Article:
Carbon Offsets Are More Than A Way To Relieve Your Crippling Travel Guilt

If you need to fly, at least be neutral about it.

Unless you have a very not-correct view on how science works you’d be aware that the planet is in the midst of an unfolding climate crisis, and that our lifestyles are largely to blame for it.

One huge issue is air miles because – according to one particularly jarring 2018 study by the University of Sydney – planes contribute about the same amount of emissions as the European Union (eight per cent of the total apiece), thanks in part to the fact they’re being pumping straight into the high atmosphere.

Australians, of course, don’t have easy alternatives to flying since our nation is a) girt by sea and b) contains relatively few people, clumped into large cities a long way from one another. So when we have to travel, we do it disproportionately by plane.

Pictured: travelling disproportionately by plane.

So chances are you guiltily tick that “buy carbon offset” button most of the airline websites offer these days (and if not, you can do it yourself at via their helpful calculator). Even Prince Harry feels guilty about his air miles, to the point of bending the truth on how many chartered flights he takes.

But you might not be across how it all works.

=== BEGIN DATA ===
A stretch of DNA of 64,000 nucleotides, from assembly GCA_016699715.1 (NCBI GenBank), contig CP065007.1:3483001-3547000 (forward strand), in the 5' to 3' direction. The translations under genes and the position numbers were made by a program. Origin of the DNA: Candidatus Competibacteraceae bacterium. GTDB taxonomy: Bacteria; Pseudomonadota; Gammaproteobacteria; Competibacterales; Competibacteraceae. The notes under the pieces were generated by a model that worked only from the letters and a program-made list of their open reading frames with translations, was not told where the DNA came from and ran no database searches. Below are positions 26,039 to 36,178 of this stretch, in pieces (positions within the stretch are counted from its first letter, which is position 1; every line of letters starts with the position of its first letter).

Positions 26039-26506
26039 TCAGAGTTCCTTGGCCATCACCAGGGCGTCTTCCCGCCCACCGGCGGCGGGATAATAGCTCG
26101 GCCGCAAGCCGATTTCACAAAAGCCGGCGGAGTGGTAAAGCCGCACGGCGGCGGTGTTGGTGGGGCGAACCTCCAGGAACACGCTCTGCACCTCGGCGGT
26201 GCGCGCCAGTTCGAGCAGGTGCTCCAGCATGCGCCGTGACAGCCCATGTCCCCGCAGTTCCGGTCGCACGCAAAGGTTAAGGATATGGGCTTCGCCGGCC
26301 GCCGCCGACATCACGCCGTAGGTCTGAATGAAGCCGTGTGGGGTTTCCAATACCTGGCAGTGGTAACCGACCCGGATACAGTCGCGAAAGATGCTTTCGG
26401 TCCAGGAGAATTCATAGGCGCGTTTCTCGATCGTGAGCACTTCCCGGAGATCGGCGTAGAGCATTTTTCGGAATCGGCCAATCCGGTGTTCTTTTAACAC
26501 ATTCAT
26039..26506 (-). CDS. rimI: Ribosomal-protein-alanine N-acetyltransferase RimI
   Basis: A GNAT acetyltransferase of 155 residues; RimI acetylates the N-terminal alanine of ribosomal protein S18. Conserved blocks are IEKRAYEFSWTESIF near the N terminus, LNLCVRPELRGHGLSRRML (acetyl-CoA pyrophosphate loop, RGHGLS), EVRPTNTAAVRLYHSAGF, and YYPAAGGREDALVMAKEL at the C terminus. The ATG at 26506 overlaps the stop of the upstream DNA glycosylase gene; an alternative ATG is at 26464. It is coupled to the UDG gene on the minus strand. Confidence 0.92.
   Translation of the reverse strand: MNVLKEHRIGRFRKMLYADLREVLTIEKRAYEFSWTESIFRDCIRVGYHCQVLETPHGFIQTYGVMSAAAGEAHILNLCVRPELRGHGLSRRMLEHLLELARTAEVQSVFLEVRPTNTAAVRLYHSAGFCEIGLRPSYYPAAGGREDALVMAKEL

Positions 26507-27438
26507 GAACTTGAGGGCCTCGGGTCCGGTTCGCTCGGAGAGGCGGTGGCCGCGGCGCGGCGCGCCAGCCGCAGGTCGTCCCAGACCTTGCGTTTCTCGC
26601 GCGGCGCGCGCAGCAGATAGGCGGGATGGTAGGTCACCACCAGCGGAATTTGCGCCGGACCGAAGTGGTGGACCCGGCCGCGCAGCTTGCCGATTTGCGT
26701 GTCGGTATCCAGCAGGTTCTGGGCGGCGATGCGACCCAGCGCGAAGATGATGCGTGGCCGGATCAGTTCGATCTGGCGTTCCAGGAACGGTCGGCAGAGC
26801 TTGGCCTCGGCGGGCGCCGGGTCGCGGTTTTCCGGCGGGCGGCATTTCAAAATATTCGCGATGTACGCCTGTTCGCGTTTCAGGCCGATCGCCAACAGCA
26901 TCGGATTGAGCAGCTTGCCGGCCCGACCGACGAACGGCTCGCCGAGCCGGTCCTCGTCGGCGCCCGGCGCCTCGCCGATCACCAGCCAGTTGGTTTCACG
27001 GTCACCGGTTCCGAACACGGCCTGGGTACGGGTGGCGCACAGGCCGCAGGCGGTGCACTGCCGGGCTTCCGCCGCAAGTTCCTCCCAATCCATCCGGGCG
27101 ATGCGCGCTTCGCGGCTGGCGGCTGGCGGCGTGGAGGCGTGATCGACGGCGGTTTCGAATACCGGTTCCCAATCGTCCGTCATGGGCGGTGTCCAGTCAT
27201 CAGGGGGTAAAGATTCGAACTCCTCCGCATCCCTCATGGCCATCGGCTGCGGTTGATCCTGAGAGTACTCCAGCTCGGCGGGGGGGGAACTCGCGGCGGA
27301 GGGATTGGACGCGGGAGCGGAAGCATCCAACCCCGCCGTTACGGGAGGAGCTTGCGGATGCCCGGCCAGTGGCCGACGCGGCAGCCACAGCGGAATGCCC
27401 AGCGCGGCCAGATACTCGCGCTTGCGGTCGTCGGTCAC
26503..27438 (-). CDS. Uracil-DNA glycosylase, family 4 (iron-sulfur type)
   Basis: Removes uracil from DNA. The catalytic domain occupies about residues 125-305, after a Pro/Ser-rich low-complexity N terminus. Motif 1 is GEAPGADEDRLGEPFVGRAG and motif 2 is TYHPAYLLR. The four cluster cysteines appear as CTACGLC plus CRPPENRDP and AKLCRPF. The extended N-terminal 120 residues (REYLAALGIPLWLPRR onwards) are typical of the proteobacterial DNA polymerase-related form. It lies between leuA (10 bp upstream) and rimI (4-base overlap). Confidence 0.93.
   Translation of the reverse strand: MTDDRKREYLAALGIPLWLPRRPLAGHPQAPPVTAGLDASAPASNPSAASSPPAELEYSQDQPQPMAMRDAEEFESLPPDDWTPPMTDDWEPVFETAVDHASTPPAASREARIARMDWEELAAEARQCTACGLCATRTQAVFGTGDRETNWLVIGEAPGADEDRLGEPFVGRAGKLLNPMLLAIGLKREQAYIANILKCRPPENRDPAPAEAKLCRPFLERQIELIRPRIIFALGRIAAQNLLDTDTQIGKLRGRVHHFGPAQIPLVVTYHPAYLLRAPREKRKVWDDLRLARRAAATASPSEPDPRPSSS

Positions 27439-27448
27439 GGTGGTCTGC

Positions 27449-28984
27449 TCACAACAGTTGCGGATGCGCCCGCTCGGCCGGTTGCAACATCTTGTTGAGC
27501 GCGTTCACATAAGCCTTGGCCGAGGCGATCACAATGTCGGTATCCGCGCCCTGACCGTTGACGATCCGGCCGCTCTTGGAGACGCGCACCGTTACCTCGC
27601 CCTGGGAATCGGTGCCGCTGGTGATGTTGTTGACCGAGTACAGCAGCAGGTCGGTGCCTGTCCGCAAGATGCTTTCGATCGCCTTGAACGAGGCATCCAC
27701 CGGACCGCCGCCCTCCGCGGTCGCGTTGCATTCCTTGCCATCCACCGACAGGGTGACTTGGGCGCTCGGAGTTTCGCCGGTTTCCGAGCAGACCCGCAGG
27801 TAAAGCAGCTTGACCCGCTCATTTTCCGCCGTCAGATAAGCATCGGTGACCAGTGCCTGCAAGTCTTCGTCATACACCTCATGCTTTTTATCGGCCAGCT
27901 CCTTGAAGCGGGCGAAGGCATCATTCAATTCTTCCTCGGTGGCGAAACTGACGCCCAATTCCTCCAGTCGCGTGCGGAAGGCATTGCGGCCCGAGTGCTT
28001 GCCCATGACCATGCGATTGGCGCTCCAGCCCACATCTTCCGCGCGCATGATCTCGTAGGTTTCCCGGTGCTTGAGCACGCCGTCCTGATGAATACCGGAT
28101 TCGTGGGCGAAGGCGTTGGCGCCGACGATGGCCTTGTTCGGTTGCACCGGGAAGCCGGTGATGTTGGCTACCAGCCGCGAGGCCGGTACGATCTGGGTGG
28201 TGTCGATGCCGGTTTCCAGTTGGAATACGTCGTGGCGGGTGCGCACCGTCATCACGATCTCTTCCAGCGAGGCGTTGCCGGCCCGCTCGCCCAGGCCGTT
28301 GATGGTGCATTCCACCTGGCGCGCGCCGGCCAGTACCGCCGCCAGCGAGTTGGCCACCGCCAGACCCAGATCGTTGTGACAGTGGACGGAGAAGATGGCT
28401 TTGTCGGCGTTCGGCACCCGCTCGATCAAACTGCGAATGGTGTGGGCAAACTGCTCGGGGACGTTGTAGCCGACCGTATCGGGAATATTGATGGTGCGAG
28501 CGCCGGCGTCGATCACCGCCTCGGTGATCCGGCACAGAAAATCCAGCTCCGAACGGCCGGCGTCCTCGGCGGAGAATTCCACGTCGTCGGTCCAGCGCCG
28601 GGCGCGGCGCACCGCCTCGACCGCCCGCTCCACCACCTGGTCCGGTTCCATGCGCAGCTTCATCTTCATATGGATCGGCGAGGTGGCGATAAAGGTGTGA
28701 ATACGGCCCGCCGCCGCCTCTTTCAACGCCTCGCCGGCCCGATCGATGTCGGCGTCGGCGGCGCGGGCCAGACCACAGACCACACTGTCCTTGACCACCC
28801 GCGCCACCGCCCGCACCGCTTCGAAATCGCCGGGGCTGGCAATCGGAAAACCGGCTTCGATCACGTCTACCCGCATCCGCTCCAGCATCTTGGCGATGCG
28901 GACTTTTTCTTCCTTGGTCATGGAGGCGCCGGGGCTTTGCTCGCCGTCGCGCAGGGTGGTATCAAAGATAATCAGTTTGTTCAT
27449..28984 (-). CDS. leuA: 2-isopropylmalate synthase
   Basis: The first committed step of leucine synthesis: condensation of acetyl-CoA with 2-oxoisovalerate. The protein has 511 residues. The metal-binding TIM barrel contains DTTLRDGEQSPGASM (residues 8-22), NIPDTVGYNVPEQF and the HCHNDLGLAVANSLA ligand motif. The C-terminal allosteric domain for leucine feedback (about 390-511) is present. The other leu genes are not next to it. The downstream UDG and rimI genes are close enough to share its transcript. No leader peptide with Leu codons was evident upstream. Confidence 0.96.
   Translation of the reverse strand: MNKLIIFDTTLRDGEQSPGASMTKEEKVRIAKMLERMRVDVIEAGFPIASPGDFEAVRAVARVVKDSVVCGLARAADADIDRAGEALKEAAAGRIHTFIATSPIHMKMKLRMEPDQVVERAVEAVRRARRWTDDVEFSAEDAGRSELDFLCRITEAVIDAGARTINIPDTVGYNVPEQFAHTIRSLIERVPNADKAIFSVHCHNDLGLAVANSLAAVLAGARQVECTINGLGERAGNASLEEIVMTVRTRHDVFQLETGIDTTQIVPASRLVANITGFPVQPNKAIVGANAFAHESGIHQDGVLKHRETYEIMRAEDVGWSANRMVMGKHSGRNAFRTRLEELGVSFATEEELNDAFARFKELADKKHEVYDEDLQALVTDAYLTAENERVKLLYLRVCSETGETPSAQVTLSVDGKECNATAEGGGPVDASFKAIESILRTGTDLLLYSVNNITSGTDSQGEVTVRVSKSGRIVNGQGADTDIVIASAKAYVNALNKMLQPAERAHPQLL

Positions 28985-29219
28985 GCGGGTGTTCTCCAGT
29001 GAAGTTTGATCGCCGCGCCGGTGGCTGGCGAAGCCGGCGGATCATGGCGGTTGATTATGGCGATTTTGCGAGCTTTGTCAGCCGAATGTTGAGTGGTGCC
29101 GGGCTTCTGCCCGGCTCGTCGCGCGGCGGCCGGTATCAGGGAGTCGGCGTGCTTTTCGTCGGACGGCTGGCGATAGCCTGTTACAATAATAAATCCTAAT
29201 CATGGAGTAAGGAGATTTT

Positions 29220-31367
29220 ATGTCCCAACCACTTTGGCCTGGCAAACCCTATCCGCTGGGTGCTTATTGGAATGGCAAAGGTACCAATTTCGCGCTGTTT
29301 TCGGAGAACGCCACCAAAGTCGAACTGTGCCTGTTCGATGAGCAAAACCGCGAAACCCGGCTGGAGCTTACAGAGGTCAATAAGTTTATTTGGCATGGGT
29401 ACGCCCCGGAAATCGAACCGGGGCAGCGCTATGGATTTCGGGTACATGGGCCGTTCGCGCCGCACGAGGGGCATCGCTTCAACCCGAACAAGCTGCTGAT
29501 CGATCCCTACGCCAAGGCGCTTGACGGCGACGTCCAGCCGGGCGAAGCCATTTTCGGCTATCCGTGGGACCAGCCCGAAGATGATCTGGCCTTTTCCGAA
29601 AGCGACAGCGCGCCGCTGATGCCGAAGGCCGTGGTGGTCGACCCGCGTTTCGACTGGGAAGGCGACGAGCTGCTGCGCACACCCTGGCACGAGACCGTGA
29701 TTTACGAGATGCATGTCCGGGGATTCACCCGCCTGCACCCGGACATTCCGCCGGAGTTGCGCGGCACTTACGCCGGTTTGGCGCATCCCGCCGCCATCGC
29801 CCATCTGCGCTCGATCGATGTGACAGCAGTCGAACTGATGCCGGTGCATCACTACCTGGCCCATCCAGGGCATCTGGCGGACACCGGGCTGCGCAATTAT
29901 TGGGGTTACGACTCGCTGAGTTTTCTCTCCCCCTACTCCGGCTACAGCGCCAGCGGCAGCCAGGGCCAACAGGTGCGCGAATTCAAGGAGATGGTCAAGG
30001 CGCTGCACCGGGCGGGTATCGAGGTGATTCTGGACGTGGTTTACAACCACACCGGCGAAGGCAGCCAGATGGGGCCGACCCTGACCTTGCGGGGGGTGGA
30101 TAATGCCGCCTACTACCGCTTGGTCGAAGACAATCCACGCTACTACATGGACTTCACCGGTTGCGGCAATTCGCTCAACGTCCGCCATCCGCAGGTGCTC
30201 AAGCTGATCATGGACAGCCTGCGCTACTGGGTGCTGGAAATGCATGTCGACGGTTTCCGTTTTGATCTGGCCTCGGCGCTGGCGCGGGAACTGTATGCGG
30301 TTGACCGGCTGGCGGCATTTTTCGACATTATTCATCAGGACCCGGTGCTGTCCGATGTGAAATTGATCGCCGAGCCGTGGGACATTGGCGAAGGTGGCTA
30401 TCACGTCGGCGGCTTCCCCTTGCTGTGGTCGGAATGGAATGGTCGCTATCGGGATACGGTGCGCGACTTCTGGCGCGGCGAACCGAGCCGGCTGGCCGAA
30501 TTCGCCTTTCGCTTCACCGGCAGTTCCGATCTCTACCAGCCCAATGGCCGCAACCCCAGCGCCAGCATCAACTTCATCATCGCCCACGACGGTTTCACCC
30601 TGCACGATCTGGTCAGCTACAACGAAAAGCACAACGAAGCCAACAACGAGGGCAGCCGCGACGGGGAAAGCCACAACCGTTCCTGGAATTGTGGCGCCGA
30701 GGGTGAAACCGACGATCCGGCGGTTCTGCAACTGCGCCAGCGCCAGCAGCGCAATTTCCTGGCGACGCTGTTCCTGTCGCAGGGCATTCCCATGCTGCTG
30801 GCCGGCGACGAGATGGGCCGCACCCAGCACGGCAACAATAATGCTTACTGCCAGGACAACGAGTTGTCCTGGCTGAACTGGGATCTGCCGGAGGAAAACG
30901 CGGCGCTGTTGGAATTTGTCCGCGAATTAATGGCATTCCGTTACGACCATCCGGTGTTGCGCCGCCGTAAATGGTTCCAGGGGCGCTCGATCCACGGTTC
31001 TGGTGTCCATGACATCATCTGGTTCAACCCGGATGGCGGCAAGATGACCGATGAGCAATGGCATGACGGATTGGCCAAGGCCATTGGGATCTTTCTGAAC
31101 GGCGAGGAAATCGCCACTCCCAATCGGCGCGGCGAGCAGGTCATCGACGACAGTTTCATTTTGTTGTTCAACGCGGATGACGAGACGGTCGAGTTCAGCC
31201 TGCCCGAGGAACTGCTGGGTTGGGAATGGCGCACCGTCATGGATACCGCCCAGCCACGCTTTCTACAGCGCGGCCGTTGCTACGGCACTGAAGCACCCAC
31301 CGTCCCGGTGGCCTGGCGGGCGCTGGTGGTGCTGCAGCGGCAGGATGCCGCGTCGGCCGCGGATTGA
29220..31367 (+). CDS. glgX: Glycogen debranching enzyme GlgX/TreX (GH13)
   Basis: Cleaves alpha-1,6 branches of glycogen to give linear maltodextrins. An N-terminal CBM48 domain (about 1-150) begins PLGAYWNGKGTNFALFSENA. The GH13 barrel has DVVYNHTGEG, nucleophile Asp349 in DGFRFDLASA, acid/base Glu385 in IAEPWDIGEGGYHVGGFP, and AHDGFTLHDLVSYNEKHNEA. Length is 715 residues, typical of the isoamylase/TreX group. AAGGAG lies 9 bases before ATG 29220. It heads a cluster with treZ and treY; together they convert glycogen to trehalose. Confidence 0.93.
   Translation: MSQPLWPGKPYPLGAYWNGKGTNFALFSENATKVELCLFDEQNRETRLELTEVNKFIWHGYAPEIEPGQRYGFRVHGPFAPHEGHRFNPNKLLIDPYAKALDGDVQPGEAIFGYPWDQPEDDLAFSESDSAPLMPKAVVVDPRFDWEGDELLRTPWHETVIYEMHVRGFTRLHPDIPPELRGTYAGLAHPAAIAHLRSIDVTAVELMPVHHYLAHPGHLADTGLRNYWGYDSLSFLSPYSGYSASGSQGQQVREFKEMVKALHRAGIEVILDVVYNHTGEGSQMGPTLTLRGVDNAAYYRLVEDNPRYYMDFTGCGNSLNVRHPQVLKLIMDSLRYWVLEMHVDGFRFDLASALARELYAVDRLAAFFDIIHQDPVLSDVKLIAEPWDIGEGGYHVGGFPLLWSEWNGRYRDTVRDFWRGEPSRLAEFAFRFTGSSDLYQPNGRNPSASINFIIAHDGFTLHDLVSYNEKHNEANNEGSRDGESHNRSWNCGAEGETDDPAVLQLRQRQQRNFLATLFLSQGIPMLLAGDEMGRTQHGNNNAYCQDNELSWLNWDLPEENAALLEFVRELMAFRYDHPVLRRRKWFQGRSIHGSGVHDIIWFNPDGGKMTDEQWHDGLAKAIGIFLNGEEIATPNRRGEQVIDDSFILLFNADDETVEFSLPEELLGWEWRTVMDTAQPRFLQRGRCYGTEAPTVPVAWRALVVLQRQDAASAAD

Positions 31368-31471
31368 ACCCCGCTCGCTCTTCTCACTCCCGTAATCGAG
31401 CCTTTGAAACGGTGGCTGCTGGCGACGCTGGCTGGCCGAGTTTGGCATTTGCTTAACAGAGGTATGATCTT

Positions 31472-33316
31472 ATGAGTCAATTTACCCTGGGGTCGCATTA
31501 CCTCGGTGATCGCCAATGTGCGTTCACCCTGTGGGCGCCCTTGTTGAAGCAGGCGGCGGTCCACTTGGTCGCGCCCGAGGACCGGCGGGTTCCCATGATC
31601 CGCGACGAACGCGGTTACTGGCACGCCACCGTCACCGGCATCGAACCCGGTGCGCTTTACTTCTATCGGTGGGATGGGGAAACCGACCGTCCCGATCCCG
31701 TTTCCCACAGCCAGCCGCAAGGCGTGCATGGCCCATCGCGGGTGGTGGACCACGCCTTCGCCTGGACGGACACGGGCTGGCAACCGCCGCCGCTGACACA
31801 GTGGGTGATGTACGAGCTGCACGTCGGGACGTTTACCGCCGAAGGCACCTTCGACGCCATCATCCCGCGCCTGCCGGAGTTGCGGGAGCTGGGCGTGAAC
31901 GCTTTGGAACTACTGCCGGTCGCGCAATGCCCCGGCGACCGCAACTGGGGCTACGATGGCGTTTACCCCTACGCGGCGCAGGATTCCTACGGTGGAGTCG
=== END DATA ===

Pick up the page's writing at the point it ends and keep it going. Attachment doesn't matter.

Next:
So here’s the basic version of how carbon offsets work: you do something which releases carbon into the atmosphere, like taking a plane trip, and pay money in order to get someone to sequester the carbon into something which absorbs carbon, like planting a tree.

The advantage of trees is that they live a long time and that carbon gets locked in there, making things like bark and trunk and… well, the tree.

(That, incidentally, is why lawns don’t absorb carbon: they do, as long as you never cut the grass because once you do, it decomposes and releases all the carbon into the air.)

But that’s not all: as HowStuffWorks helpfully explains, “Carbon offsets fund projects like forest planting, conversion to renewable energy sources or GHG collection and sequestration. Offsets support both large-scale and community projects. A single company might restore a forest in Uganda and support the construction of efficient stoves in Honduran villages.” Although they also note that forests are still the most favoured method, not least because it’s a visible thing that can be pointed at.